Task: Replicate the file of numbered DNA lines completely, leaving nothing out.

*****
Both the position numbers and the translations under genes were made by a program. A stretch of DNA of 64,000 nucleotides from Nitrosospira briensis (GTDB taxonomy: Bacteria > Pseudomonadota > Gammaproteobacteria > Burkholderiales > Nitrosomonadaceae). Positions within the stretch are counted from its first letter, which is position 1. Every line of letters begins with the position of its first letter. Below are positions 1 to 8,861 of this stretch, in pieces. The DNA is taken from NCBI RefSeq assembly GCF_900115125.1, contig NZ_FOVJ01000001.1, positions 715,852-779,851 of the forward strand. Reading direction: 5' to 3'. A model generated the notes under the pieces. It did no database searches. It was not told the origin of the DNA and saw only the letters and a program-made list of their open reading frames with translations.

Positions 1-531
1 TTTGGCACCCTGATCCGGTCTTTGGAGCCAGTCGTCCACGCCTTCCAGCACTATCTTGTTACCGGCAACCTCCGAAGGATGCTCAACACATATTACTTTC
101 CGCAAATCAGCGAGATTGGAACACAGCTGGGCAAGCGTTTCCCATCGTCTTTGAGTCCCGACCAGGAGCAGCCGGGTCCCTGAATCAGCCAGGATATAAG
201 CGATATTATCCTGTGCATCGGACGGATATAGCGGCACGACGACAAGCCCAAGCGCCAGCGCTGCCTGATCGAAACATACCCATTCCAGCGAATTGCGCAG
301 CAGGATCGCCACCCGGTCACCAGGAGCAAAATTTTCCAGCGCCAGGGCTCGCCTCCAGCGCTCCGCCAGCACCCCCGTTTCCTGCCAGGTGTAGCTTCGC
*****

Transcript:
Both the position numbers and the translations under genes were made by a program. A stretch of DNA of 64,000 nucleotides from Nitrosospira briensis (GTDB taxonomy: Bacteria > Pseudomonadota > Gammaproteobacteria > Burkholderiales > Nitrosomonadaceae). Positions within the stretch are counted from its first letter, which is position 1. Every line of letters begins with the position of its first letter. Below are positions 1 to 8,861 of this stretch, in pieces. The DNA is taken from NCBI RefSeq assembly GCF_900115125.1, contig NZ_FOVJ01000001.1, positions 715,852-779,851 of the forward strand. Reading direction: 5' to 3'. A model generated the notes under the pieces. It did no database searches. It was not told the origin of the DNA and saw only the letters and a program-made list of their open reading frames with translations.

Positions 1-531
1 TTTGGCACCCTGATCCGGTCTTTGGAGCCAGTCGTCCACGCCTTCCAGCACTATCTTGTTACCGGCAACCTCCGAAGGATGCTCAACACATATTACTTTC
101 CGCAAATCAGCGAGATTGGAACACAGCTGGGCAAGCGTTTCCCATCGTCTTTGAGTCCCGACCAGGAGCAGCCGGGTCCCTGAATCAGCCAGGATATAAG
201 CGATATTATCCTGTGCATCGGACGGATATAGCGGCACGACGACAAGCCCAAGCGCCAGCGCTGCCTGATCGAAACATACCCATTCCAGCGAATTGCGCAG
301 CAGGATCGCCACCCGGTCACCAGGAGCAAAATTTTCCAGCGCCAGGGCTCGCCTCCAGCGCTCCGCCAGCACCCCCGTTTCCTGCCAGGTGTAGCTTCGC